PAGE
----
People blame politicians for their misfortunes, or the past, or the stupid, or the rich, or their enemies, or politicians of the past, or witches, or immigrants, or technocrats, revolutionaries, bankers, religious zealots, be they alive, dead, or written about in holy books, which are also blamed, for the misfortunes of the world and of our lives. People also blame themselves.

People have an innate desire to blame someone or something else for misfortune. It's part of being self-aware to believe that the actions of selves matter. If actions of selves matter then praise and blame are logical, but if we are not self-aware then our actions are not ours, and we can't be responsible for them. To blame or praise things that are not self-aware makes no sense. We can't blame the Earth for quaking, even when it causes great destruction. We can blame a warmonger for an act with similar results.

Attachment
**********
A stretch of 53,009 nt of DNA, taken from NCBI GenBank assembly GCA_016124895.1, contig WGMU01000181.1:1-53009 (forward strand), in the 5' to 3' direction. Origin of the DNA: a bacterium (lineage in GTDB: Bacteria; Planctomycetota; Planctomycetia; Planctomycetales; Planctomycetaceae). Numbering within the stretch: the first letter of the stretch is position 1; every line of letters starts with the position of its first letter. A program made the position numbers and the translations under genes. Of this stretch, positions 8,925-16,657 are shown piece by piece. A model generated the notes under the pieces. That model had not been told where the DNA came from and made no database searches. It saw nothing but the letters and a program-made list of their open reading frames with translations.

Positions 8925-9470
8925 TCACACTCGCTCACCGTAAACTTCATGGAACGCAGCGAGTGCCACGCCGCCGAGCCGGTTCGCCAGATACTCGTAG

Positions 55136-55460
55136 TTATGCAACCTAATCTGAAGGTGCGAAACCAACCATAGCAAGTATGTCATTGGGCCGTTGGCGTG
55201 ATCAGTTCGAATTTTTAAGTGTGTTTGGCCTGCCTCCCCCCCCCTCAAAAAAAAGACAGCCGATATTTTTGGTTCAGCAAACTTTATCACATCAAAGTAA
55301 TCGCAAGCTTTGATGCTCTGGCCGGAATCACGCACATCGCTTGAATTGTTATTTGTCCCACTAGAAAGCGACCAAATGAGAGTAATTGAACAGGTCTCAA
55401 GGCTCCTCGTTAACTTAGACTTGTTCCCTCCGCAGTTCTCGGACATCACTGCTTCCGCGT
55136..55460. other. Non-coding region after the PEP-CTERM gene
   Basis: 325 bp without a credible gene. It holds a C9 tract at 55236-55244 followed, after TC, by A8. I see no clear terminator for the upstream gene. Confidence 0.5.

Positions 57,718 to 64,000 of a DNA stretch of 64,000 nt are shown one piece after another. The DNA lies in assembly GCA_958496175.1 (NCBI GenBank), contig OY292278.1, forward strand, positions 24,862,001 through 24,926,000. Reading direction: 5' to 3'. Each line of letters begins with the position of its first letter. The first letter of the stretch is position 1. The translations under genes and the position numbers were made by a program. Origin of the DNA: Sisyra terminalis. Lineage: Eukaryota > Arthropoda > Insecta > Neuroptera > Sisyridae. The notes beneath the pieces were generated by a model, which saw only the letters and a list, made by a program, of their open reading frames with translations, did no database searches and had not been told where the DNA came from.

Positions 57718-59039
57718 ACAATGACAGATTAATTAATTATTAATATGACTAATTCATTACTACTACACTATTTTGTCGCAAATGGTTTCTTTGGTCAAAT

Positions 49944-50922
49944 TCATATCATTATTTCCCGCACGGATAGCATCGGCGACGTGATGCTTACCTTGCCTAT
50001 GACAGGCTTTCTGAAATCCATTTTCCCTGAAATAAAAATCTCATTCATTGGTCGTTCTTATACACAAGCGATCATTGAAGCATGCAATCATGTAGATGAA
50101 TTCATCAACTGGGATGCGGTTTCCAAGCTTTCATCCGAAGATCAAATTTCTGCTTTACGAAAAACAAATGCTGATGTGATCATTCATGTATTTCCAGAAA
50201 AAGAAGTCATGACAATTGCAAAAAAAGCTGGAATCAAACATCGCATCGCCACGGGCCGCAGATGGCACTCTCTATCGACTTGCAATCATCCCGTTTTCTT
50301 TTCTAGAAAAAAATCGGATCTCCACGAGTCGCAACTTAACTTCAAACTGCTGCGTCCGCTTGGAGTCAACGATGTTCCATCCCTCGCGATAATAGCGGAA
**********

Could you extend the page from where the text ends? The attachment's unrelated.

Can an unconscious being, a dog (if dogs have no self-awareness) be blamed for an action that starts a war or kills someone? Dogs do kill and are blamed, but this is largely anthropomorphism by the justice system. We find it easy to blame a savage dog, treating the animal like a brutal person, yet don't treat chickens in a battery farm as more than automatons.

Can the stupid be blamed for acting stupidly? No, for their actions were always destined, given their knowledge and experience up that point. Similarly, the actions of the intelligent were always destined in the same way. Can they be blamed for the outcome of their actions either?

Once the illusion of self-control is released, feelings of blame are irrational. What has been has been, and was always to be, and to attach blame, or praise to the actions of others is a futile waste of mental energy, as futile as blaming the sun for rising and burning us, or the Earth for quaking.

Mark Sheeky, 27 June 2016